Jean Eugene Auguste Atget was virtually unknown when he died in 1927, with not one of his hundreds of photographs of Paris that he had taken since 1898 having been published. Atget’s ambition was in “creating a collection of everything artistic and picturesque in and about Paris”. A great deal of Atget’s work involved photographing the historic architecture of Paris in detail, shop fronts, and carriages, the little people peddling umbrellas or lampshades, he photographed inside palaces, bourgeois homes and rag pickers hovels. He was a collector, as well as a picture maker, un Imagier.
His technique was simple, using a view camera, always on a tripod, with plates 18×24 centimeters (7 1/8″x 9 3/8″). His lens was a rapid rectilinear, used well stopped down, possibly of a focal length fairly short, a wide angle, because so many of his photographs show a steep perspective. Glass plates were used to make the exposure and printed by daylight on printing out paper, toning them with gold chloride. In an Atget photograph, every detail stands forth with remarkable clarity.
Among the thousands of photographs that Atget had taken, there are those that reach beyond the record and approach the lyric, he had a remarkable vision, finding human quality where no human being appears. Out of doors he worked early in the morning, and his pictures have the atmosphere of early light. His work had no reference to any graphic medium other than photography. His example inspired many photographers and influenced the development of documentary photography.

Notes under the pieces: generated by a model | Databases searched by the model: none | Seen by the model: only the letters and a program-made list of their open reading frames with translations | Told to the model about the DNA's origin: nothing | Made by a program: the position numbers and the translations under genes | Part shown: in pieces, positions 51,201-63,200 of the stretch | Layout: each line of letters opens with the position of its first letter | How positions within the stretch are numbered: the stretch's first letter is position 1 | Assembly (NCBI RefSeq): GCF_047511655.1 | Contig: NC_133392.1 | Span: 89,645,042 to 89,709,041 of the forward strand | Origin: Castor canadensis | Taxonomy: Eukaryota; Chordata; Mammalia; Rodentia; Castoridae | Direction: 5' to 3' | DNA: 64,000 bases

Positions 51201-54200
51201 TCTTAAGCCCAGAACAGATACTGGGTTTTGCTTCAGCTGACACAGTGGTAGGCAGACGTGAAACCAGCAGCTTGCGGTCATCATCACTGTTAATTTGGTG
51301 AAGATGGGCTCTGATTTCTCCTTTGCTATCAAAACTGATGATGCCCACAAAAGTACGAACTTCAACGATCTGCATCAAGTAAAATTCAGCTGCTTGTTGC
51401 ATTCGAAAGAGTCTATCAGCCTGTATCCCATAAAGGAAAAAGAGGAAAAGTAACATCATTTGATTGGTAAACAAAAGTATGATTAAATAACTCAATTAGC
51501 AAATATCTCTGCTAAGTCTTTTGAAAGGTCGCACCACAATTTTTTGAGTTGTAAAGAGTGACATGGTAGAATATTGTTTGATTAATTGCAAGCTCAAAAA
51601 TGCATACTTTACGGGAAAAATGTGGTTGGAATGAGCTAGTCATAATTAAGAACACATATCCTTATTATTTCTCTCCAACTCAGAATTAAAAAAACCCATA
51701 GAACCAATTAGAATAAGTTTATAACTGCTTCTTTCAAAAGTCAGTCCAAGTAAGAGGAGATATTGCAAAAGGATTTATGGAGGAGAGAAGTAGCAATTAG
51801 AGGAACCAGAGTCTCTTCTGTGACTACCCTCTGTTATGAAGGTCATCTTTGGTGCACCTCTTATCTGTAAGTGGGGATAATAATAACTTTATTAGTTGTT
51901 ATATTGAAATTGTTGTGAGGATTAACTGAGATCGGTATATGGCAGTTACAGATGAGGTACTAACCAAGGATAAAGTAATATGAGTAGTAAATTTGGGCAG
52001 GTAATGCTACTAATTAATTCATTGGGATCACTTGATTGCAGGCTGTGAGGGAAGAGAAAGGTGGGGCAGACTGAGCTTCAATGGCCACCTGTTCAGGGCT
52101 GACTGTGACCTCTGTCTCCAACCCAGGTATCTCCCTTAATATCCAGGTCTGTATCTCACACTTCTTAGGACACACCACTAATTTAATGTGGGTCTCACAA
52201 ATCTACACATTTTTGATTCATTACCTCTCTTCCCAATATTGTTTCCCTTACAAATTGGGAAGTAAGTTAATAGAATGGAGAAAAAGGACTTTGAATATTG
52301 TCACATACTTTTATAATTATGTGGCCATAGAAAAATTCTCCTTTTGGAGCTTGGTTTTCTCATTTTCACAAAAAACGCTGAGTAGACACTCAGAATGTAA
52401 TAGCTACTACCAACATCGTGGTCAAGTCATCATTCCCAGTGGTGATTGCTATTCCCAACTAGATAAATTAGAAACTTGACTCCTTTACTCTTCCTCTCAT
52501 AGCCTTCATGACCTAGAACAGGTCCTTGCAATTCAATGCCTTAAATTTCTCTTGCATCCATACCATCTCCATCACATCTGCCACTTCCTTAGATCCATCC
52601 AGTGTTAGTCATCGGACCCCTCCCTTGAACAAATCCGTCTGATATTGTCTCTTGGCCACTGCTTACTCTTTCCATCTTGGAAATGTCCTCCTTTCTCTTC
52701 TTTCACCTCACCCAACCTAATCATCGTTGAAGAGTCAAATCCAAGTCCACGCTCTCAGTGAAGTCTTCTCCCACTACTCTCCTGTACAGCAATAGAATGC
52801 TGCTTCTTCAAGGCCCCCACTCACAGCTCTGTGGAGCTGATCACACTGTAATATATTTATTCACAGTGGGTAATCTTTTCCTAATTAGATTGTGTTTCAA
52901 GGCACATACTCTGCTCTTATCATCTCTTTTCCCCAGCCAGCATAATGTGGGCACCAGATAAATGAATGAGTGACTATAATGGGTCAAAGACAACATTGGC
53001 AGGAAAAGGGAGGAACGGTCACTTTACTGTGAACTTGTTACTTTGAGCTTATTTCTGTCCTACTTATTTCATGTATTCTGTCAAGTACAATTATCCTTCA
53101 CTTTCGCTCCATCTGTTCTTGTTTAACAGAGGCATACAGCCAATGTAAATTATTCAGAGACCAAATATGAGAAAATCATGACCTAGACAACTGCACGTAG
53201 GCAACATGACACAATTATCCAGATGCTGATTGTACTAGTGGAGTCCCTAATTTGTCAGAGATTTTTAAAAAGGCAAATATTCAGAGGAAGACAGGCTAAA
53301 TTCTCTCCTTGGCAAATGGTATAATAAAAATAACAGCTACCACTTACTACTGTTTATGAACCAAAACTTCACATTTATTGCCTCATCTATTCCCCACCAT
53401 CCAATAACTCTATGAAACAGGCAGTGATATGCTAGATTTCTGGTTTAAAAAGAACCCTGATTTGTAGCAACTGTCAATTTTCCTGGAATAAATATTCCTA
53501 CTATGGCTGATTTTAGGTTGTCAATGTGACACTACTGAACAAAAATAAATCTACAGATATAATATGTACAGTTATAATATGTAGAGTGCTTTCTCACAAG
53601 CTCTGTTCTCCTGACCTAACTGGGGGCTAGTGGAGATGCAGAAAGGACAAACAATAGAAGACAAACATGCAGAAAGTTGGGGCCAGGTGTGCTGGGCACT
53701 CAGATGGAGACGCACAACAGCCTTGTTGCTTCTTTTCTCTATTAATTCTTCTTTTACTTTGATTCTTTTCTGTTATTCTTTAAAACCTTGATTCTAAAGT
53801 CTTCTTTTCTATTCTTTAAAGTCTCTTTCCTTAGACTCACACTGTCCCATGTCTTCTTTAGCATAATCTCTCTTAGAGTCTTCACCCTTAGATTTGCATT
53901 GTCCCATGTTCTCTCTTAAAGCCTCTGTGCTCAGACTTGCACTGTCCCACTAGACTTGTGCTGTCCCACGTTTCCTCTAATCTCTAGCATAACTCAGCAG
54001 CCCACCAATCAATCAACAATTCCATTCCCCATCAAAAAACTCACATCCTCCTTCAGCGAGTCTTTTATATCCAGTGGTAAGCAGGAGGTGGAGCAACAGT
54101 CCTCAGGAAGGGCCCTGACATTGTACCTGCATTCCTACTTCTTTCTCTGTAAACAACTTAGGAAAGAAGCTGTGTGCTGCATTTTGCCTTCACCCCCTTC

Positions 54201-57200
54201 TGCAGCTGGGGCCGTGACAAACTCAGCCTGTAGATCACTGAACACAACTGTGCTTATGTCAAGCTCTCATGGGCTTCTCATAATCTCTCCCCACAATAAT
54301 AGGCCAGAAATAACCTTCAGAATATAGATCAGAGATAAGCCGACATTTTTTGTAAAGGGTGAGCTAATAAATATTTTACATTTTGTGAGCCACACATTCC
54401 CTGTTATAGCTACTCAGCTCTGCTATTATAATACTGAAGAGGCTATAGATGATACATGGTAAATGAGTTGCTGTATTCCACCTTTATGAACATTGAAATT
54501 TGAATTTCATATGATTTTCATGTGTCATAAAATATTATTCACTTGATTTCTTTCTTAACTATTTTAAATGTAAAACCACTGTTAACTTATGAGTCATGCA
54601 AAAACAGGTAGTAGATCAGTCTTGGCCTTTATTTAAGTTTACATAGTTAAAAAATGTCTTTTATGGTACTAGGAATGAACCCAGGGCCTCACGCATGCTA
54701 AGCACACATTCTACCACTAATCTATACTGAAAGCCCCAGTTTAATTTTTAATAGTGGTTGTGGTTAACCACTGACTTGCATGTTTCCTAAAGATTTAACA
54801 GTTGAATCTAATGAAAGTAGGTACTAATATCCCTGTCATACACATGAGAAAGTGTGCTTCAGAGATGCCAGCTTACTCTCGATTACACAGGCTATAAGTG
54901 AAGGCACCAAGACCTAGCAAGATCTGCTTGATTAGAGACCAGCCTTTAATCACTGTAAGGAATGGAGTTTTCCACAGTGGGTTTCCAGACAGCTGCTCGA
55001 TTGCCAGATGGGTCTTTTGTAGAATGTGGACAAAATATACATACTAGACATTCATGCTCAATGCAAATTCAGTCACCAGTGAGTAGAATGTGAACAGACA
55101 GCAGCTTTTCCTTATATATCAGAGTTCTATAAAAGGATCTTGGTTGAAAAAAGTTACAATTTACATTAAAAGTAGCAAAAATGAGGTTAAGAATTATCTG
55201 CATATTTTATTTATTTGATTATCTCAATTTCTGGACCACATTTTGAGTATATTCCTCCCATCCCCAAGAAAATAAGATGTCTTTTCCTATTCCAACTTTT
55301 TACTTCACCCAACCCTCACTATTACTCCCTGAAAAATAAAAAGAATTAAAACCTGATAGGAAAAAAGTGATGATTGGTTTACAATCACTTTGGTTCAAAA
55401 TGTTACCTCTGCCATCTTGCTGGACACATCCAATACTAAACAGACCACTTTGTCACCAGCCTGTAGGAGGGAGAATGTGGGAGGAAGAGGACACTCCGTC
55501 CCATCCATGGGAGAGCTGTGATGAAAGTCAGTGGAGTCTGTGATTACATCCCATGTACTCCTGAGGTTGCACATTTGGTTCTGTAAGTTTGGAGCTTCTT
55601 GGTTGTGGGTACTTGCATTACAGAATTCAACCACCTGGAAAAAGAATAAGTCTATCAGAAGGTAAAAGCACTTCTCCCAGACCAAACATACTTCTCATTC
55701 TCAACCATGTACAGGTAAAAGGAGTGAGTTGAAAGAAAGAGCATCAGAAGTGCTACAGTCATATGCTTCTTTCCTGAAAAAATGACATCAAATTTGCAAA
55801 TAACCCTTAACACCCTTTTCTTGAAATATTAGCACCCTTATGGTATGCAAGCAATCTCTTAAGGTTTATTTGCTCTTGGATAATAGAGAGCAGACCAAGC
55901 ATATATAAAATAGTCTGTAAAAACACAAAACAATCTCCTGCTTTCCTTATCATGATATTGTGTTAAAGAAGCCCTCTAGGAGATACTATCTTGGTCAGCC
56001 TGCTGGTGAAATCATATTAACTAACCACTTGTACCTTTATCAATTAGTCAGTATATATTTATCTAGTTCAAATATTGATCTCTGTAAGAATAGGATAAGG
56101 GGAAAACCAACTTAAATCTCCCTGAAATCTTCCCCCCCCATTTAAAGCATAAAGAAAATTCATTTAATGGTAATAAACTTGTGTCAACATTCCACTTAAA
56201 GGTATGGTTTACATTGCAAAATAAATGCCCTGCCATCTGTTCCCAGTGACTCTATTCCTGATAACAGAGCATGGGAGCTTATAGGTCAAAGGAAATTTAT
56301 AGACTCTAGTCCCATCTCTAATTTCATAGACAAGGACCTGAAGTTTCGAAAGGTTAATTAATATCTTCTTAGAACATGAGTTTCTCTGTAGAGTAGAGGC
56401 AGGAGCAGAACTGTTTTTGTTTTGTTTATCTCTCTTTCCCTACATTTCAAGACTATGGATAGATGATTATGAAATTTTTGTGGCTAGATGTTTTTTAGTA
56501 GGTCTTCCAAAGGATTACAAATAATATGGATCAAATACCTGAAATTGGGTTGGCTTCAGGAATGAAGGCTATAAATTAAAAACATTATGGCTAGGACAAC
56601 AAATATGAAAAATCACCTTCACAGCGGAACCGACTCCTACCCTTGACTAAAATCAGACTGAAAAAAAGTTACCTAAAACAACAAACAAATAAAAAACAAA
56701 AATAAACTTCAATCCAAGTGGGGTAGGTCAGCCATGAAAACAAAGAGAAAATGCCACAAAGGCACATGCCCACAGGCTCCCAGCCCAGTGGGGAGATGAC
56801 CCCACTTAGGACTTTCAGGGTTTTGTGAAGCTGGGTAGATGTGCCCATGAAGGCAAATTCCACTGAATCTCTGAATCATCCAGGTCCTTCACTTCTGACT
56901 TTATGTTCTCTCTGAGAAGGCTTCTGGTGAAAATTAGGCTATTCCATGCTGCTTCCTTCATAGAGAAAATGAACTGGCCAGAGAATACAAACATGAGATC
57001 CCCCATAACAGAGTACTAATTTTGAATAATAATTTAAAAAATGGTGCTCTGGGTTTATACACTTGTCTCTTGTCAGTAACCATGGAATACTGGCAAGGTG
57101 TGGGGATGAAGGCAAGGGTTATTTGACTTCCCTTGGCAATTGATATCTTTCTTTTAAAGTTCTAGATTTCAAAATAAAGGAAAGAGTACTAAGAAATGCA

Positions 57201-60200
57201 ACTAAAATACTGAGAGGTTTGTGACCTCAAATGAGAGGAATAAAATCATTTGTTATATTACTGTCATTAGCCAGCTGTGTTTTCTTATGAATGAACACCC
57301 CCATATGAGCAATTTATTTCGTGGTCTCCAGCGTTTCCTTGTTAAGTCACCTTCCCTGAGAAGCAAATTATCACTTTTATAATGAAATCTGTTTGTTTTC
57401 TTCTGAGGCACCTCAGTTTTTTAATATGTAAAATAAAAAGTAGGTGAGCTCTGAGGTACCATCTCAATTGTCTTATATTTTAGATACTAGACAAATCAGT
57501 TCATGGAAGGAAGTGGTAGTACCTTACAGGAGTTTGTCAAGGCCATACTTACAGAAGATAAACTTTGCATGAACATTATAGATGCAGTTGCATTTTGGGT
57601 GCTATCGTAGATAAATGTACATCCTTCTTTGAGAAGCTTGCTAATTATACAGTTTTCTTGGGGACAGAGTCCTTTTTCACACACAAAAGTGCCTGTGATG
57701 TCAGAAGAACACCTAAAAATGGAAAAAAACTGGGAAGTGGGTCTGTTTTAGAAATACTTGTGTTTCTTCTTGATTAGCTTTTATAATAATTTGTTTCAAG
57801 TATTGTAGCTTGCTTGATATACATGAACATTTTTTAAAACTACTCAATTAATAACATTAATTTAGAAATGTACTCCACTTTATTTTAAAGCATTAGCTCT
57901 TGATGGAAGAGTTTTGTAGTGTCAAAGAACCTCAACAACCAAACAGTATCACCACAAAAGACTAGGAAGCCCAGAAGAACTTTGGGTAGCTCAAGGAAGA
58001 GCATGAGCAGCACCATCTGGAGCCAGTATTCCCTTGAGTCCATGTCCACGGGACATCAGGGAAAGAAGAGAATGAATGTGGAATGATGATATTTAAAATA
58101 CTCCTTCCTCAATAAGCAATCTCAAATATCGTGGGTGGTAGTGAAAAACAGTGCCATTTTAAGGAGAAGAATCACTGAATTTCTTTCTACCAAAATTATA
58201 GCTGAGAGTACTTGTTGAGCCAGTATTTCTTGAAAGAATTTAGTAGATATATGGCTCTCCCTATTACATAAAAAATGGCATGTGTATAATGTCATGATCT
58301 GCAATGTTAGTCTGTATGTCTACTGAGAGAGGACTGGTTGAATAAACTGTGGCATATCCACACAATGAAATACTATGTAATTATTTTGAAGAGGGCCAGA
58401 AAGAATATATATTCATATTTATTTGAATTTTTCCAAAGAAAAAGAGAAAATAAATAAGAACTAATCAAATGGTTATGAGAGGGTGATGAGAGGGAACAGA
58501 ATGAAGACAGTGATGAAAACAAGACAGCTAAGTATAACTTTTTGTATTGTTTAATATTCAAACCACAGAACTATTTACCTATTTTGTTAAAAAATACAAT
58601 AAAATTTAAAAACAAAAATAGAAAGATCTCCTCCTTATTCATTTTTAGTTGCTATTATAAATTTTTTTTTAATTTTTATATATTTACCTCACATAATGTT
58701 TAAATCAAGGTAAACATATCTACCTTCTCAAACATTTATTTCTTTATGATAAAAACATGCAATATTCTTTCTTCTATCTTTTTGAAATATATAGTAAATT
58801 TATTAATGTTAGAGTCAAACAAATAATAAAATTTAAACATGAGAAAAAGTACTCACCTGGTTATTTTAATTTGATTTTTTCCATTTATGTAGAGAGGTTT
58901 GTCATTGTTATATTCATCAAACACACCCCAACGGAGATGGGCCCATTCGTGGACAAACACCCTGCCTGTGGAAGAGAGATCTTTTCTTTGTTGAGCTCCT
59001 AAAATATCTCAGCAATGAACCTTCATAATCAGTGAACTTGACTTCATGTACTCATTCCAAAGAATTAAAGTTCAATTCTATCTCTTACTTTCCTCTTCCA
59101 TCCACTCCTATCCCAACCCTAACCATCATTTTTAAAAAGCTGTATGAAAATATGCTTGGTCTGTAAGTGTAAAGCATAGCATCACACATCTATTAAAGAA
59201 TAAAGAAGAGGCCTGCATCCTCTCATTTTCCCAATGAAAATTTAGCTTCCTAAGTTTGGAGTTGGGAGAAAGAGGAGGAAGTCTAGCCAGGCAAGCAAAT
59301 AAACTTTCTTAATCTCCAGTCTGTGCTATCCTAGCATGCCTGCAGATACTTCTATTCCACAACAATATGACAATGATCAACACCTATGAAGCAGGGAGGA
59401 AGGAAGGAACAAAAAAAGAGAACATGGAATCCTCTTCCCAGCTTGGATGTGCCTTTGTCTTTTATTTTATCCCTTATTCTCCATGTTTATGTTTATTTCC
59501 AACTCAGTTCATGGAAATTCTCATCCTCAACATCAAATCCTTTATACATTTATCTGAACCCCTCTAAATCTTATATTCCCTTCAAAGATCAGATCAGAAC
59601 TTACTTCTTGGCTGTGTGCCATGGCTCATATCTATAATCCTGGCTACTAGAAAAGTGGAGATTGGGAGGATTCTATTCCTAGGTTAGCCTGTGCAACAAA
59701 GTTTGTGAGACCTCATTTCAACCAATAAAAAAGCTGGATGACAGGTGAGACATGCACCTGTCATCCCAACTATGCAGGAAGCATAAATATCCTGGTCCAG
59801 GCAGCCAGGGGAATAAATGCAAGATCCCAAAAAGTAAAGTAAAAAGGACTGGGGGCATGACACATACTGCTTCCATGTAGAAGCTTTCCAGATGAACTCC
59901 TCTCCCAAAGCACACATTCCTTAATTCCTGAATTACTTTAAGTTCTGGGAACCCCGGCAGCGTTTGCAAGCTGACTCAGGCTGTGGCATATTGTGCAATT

Atget’s work is unique on two levels, he was a maker of a great visual catalog of the French culture, as it survived in and near Paris the first quarter of the twentieth century. In addition, he was a photographer of such authority and originality that his work remains a benchmark against which much of the most sophisticated contemporary photography measures itself. Where other photographers had been concerned with describing specific facts (documentation), or with exploiting their own individual sensebilities (self expression), Atget encompassed and transcended both approaches when he set set himself the task of understanding and interpreting in visual terms, a complex, ancient and living tradition. The pictures he made with this concept are “seductively and deceptively simple, wholly poised, reticent, dense with experience, mysterious and true.”
The quality and authenticity implicit in the sharply focused, straight photograph often gives special value as evidence of proof. Such a photograph can be, according to the dictionary definition, “documentary”, for Webster defines the noun “document” as an “original or official paper relied upon as the basis, proof, or support of anything else; in its most extended sense, including any writing, book, or other instrument conveying information.”